Share your comments with the community by posting them below. Share the wealth of health with your friends and family by sharing this article with 3 people today. As always you are the best part of what we do. Keep sharing!

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Medicinal Properties of Echinacea

echinacea plant shidonna raven garden and cook

Source: Healthline

With the oncoming winter and the lingering pandemic, taking advantage of the medicinal properties of echinacea is beneficial. Be careful to read the below medicinal benefits of echinacea. Use the below lose leaf tea to enjoy the medicinal benefits of echinacea. Stay healthy!

Echinacea Tea

Echinacea tea is an extremely popular remedy that’s said to prevent and shorten the common cold.

Evidence has shown that echinacea may help boost the immune system, which could help the body fight off viruses or infections (33Trusted Source).

Many studies have found that echinacea can shorten the duration of the common cold, lessen the severity of its symptoms or even prevent it (33Trusted Source).

However, results are conflicting, and most studies have not been well designed. This makes it difficult to tell if positive results are due to echinacea or random chance.

Therefore, it’s not possible to say definitively that taking echinacea will help with the common cold.

At the very least, this warm herbal drink may help soothe your sore throat or clear up your stuffy nose if you do feel a cold coming on (34Trusted Source).

SUMMARY: Echinacea tea is commonly used to prevent or shorten the duration of the common cold. While several studies have found it to be effective for this use, the evidence on the matter is conflicting.

What medicinal benefits are beneficial to you? How well do you think echinacea will help with preventing and curing a cold? How useful is echinacea during the autumn and winter months and during a pandemic?

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5 tips for taking care of your houseplants and patio plants during the winter

Plant Shidonna Raven Garden and Cook

By ALEX GROVES | agroves@scng.com | The Press-Enterprise
PUBLISHED: November 30, 2020 at 8:43 a.m. | UPDATED: November 30, 2020 at 8:53 a.m.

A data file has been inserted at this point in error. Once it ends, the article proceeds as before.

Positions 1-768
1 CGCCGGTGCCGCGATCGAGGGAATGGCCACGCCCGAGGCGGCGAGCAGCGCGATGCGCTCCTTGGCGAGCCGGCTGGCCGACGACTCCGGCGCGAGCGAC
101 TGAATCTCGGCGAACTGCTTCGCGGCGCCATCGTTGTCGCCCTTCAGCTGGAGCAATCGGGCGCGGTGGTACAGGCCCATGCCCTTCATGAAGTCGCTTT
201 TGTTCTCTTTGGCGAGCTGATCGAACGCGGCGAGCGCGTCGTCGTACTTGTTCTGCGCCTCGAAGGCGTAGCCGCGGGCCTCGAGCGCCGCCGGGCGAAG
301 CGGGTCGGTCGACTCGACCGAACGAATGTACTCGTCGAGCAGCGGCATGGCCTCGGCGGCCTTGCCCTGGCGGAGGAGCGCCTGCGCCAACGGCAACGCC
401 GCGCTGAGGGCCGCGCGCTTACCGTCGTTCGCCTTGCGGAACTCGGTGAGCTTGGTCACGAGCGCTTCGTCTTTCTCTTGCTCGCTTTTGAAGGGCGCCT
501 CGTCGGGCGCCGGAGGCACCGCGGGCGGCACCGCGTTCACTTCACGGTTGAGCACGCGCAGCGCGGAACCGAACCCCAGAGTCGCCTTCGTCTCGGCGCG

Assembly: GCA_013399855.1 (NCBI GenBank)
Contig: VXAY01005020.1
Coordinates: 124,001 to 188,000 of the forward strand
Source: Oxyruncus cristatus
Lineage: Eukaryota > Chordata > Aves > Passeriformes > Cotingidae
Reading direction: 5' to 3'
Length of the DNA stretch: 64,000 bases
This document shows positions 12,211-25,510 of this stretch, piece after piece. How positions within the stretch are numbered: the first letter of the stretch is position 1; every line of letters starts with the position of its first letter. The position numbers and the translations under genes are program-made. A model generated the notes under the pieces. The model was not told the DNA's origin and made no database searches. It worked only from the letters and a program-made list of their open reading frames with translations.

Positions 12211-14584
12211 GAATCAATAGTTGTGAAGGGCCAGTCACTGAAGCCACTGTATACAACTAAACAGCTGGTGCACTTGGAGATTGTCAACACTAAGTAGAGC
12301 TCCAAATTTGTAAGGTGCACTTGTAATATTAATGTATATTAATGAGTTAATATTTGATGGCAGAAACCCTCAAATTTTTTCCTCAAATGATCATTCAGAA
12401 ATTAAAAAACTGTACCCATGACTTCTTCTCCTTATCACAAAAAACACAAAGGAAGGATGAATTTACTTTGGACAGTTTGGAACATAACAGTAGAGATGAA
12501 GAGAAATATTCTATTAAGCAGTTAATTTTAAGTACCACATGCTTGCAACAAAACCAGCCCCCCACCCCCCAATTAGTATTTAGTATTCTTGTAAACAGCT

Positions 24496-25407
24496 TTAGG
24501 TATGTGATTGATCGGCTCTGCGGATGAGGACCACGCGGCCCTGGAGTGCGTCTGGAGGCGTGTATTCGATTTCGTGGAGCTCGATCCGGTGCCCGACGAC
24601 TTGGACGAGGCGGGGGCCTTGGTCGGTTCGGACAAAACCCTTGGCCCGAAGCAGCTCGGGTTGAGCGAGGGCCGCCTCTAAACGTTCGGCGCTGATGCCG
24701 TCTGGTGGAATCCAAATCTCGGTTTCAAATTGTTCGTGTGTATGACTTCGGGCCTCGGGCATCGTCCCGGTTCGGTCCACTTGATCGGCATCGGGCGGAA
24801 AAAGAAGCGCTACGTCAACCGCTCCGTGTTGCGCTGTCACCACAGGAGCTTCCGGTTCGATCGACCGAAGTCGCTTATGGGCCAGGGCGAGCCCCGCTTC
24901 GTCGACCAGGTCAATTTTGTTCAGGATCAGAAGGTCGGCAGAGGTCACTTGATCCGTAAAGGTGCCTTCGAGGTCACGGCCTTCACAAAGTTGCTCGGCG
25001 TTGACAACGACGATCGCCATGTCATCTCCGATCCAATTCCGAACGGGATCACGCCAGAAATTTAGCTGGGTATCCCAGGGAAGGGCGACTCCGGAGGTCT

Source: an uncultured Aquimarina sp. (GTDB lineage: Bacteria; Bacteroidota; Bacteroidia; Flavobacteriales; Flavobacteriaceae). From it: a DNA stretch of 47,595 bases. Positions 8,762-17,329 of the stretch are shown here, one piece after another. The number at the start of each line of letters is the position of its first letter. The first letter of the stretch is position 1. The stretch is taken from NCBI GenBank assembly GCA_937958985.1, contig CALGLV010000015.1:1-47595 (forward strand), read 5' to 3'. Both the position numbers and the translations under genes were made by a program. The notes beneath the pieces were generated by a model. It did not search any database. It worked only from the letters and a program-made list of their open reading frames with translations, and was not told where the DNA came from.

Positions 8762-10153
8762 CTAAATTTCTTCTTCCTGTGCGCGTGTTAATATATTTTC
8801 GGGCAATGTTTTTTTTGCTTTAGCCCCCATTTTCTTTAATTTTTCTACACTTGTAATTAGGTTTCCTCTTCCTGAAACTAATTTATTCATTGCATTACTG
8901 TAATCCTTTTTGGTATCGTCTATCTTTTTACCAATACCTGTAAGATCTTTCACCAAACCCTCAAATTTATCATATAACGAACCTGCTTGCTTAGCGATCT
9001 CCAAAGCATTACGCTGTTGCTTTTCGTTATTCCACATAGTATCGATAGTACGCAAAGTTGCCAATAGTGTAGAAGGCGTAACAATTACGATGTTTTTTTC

Source: OCR Register
Feature Photo Source: Unsplash, Toa-Heftiba

Houseplant parenthood has been a trend accelerated by the novel coronavirus pandemic, but to quote Ned Stark from “Game of Thrones”: “Winter is Coming.”

Even in Southern California, where “winter” is a relative term, plant experts say there are a list of considerations to think about in a time period when there’s less light, drier air and chillier temperatures to contend with, even with indoor plants.

Here are their tips for what to do with your plants when the days are short:

1. Know when to move plants

Danae Horst, owner of Folia Collective in Eagle Rock and author of the book “Houseplants for All: How to Fill Any Home with Happy Plants,” said that lots of houseplants such as monsteras, cactus and succulents require a lot of bright filtered light in order to thrive and as winter time approaches the shorter days mean that there’s less of that bright light indoors.

For a lot of houseplants that means that their growth might slow down and they might even lose some of their leaves because they’re not getting enough light to feed themselves through photosynthesis. Cactuses may take on unusual growth pattern where they stretch themselves out looking for light and might even get to a point where they can’t support themselves.

Horst said that sometimes determining where the best source of light in your home is and moving the plants there, is a good solution.

“For instance, if you have one south or southwestern facing window, that’s going to be a good place for plants no matter what time of year and you may end up needing to put a bunch more of your northern or eastern facing plants in a different window just for the few months where the days are much shorter,” she said.